Most who know me know I’m kind of “into” unit testing. It’s almost like a craft unto itself, and one that I rather enjoy. I recently started a new job at AWeber Communications, where I’m working on a next-generation awesome platform to the stars 2.0 ++, and it’s all agile, TDD, kanban, and all that. It’s pretty cool. What I found in the unit tests they had when I got there were two main things:
First, the project used bare asserts, and used dingus in “mock it all!” mode. Combined, this led to tests that were mostly effective, but not very communicative in the event of failure, and they were somewhat difficult to reason about when you read them.
Second, they had a pretty cool pattern for structuring and naming that gave *running* the tests and viewing the output a more behavioral feel to them that I thought was pretty cool, and looked vaguely familiar. Later I realized it was familiar because it was similar to the very early “Introducing Behavioral Driven Development” post I saw a long time ago but never did anything with. If memory serves, that early introduction did not introduce a BDD framework like the ones popping up all over github over the past few years. It mostly relied on naming to relay the meaning, and used standard tools “behind the curtain”, and it was pretty effective.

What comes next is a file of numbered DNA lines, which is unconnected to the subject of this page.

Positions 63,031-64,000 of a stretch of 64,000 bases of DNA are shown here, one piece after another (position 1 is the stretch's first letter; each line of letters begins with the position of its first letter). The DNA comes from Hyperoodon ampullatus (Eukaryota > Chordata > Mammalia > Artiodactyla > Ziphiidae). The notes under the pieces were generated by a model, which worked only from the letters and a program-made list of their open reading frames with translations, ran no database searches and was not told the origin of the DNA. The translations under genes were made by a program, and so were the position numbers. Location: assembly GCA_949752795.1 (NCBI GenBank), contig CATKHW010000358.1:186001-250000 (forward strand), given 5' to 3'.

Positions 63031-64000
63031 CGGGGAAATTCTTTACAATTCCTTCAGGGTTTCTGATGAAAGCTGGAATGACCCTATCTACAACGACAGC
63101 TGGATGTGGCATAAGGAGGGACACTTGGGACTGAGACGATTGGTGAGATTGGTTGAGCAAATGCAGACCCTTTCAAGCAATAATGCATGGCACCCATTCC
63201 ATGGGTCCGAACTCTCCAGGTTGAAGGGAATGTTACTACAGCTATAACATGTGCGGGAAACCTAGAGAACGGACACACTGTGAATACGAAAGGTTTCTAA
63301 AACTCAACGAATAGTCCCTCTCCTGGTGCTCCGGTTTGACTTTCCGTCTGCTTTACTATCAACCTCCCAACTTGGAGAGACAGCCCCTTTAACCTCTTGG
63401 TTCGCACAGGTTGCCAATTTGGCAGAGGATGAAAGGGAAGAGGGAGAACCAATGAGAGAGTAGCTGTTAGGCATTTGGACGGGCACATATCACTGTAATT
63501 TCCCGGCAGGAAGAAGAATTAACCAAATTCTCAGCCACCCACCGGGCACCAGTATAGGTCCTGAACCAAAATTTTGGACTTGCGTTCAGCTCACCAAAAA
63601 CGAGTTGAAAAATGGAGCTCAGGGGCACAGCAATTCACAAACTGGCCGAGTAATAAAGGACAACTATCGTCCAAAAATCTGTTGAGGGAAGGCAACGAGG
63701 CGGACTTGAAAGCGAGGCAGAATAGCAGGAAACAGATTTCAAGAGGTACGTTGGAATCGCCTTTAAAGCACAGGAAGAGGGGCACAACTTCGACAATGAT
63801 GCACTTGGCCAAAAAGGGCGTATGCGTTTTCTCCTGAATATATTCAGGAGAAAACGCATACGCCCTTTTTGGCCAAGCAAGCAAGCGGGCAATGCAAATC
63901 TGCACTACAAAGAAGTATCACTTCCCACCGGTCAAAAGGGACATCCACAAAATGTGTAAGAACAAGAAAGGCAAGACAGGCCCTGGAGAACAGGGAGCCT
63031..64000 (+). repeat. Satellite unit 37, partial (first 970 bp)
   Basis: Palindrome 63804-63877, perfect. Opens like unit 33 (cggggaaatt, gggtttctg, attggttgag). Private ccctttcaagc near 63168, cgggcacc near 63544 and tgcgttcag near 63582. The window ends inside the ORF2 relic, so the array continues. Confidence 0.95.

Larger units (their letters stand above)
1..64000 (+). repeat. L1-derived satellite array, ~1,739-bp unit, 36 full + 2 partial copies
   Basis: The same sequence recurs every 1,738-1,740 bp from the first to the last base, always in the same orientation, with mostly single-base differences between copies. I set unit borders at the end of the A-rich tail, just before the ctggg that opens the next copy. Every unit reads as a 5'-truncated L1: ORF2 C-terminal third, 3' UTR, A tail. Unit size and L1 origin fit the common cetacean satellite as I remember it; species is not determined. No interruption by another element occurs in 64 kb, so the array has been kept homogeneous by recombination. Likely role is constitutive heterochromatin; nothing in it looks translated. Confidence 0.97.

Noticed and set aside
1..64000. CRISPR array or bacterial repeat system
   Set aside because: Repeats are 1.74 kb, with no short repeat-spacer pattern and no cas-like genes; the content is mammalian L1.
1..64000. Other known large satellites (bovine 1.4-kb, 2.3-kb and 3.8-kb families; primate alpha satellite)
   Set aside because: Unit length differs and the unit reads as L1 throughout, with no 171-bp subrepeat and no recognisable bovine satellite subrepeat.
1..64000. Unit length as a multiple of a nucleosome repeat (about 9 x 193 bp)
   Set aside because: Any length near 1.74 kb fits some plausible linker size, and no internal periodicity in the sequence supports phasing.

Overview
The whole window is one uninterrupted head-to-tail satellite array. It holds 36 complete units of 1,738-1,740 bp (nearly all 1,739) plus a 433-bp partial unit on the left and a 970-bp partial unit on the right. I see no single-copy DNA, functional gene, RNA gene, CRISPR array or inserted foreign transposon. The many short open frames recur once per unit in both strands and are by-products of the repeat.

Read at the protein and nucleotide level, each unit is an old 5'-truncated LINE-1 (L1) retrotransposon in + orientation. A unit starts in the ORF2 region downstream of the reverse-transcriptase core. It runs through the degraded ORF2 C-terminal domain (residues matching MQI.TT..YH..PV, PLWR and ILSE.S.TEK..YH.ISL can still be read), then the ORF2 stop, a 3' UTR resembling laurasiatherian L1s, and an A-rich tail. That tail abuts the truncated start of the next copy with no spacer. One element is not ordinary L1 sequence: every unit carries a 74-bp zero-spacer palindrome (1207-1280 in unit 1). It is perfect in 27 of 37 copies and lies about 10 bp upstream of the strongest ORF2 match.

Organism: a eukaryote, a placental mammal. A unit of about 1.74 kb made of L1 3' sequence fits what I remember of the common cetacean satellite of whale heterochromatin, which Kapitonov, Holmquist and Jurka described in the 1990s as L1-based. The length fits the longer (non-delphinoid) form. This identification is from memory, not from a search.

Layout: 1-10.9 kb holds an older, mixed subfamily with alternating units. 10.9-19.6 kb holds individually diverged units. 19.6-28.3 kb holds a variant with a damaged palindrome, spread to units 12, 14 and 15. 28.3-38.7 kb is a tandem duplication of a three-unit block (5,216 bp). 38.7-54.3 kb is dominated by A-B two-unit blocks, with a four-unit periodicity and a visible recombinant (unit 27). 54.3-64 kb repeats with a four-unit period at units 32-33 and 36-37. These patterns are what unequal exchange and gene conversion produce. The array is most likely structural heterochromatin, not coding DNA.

So long story short, those tests have mostly been ported to use the mock module, and inherit from unittest2.TestCase (so, no more bare asserts). The failure output is much more useful, and I think the pattern that’s evolving around the tests now is unfinished but starting to look pretty cool! In the process, I also created a repository for unittest helpers that currently only contains a context manager that you feed a list of things to patch, and it’ll automatically patch and then unpatch things after the code under test is run. It has helped me start to think about building tests in a more consistent fashion, which means reading them is more predictable too, and hopefully we spend less time debugging them and less time introducing new developers to how they work.